if(recievedMessage())  // have the function return true if a valid message is recieved
  {
    parseMessage();  // then go on to this function that depends on an event in recievedMessage()
    showNewMessage();  // and this
  }
}

but that is another lesson!

for “V,123” you merely need to do this:

void parseData() 
{
  strtok(receivedChars, ",");
  strcpy(Richting, receivedChars);
  Axis = atoi(strtok(NULL, ","));    
}

here it is all together:

#define E1 10  // Enable Pin for motor 1
#define E2 11  // Enable Pin for motor 2

#define I1 8  // Control pin 1 for motor 1 for L293D it changes the direction of the motor
#define I2 9  // Control pin 2 for motor 1 for L293D it changes the direction of the motor
#define I3 12  // Control pin 1 for motor 2 for L293D it changes the direction of the motor
#define I4 13  // Control pin 2 for motor 2 for L293D it changes the direction of the motor
// #define RX 0 // Data in from the receiver

char Richting[32] = {0};  // Direction
int Axis;                 // Numbers (the speed I want to set on the motors)
const byte numChars = 50;
char receivedChars[numChars]; // an array to store the received data
boolean newData = false;

void setup() {
  Serial.begin(9600);
  //  pinMode(RX, INPUT);
  pinMode(E1, OUTPUT);
  pinMode(E2, OUTPUT);

  pinMode(I1, OUTPUT);
  pinMode(I2, OUTPUT);
  pinMode(I3, OUTPUT);
  pinMode(I4, OUTPUT);
  Serial.println("<Arduino is ready>");
}

void loop() {
  if(recievedMessage())
  {
    parseMessage();
    showNewMessage();
  }
}

bool recievedMessage() {
  static byte ndx = 0;
  char endMarker = '\n';
  char rc;


  while (Serial.available() > 0 && newData == false) {
    rc = Serial.read();

    if (rc != endMarker) {
      receivedChars[ndx] = rc;
      ndx++;
      if (ndx >= numChars) {
        ndx = numChars - 1;
      }
    }
    else {
      receivedChars[ndx] = '\0'; // terminate the string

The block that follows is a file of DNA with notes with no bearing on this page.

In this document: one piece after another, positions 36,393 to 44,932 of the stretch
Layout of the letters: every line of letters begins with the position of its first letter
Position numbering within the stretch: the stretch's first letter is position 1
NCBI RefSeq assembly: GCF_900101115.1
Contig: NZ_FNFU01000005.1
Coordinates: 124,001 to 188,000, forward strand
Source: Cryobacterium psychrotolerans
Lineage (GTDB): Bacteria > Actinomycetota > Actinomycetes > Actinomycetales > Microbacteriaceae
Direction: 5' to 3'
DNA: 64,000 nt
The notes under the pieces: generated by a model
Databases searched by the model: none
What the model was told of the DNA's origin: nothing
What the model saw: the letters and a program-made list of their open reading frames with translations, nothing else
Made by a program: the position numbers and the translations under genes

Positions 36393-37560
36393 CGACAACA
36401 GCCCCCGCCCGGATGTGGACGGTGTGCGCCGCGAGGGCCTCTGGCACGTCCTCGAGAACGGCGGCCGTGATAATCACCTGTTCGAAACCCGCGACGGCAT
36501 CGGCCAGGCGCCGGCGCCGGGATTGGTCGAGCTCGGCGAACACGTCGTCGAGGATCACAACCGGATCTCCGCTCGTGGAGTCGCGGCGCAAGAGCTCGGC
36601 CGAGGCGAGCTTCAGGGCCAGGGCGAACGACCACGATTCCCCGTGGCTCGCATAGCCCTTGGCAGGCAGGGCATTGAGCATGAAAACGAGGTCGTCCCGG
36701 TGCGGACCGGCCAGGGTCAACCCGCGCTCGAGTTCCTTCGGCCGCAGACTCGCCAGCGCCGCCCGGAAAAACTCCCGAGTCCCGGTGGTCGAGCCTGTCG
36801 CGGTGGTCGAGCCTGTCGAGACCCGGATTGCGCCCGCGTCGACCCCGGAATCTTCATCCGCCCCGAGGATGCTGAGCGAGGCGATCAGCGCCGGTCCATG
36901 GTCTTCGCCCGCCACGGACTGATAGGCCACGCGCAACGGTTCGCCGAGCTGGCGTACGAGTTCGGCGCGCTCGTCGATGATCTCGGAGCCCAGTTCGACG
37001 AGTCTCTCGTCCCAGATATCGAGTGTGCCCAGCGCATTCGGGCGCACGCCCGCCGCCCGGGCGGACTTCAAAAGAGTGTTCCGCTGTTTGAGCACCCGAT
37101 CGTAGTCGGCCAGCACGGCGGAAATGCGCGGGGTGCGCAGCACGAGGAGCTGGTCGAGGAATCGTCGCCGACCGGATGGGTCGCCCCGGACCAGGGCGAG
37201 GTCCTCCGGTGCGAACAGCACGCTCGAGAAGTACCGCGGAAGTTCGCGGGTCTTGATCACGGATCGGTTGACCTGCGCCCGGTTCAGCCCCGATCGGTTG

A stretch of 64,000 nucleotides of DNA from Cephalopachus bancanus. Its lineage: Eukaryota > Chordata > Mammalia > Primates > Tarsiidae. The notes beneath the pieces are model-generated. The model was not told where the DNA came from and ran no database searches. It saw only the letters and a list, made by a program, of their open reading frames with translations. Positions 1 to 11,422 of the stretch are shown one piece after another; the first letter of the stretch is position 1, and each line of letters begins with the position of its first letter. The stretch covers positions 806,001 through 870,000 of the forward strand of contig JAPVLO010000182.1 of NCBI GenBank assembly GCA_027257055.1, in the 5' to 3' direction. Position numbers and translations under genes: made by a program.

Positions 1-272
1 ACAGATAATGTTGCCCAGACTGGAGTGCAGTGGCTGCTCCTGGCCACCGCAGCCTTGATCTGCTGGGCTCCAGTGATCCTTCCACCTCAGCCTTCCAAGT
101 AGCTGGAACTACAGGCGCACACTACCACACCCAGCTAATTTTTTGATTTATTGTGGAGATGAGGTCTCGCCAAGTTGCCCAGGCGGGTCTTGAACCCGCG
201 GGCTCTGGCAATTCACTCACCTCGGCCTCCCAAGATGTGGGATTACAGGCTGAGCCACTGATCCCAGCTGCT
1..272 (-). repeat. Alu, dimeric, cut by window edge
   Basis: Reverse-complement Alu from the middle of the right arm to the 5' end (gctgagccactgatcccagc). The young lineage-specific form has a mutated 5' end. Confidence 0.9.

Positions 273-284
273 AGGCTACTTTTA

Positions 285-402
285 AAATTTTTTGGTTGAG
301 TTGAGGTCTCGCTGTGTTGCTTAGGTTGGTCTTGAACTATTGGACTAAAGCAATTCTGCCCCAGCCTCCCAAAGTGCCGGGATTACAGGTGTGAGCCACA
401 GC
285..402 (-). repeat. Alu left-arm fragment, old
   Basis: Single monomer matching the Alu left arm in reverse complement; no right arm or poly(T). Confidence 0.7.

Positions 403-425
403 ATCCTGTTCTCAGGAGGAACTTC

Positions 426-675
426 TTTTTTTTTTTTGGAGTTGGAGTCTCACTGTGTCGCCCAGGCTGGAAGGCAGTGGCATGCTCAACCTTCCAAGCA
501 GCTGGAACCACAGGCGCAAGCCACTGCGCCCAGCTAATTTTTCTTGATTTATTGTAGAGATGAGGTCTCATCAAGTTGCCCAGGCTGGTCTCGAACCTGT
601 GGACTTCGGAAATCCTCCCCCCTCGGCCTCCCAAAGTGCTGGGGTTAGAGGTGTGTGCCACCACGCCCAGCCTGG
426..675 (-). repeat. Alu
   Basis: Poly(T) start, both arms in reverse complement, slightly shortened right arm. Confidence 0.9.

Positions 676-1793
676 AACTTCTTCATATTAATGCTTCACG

ndx = 0;
      newData = true;
      return true;
    }
  }
  return false;
}

void showNewMessage() {
  if (newData == true) {
    Serial.print("De richting=");
    Serial.println(Richting);
    Serial.print("De snelheid=");
    Serial.println(Axis);
    newData = false;
  }
}

void parseMessage() 
{
  strtok(receivedChars, ",");
  strcpy(Richting, receivedChars);
  Axis = atoi(strtok(NULL, ","));   
}

Thank you so much for taking the time and rewriting the code ! It works great :smiley:

MrKrabs:
Thank you so much for taking the time and rewriting the code ! It works great :smiley:

great!

While Serial Input Basics gives some nice (cut and paste) examples of how to get data in/out over Serial, it really does fall flat on showing how to properly use functions and when and where to use global or local variables.

It misses the opportunity to teach any of that, and I get it... they are two or even three lessons. The reality is that you end up starting with a program framework that you wouldn't really see used by anyone but someone that just completed that lesson.

great to see you got to this point, and that lesson got you here!

BulldogLowell:
While Serial Input Basics gives some nice (cut and paste) examples of how to get data in/out over Serial, it really does fall flat on showing how to properly use functions and when and where to use global or local variables.

It misses the opportunity to teach any of that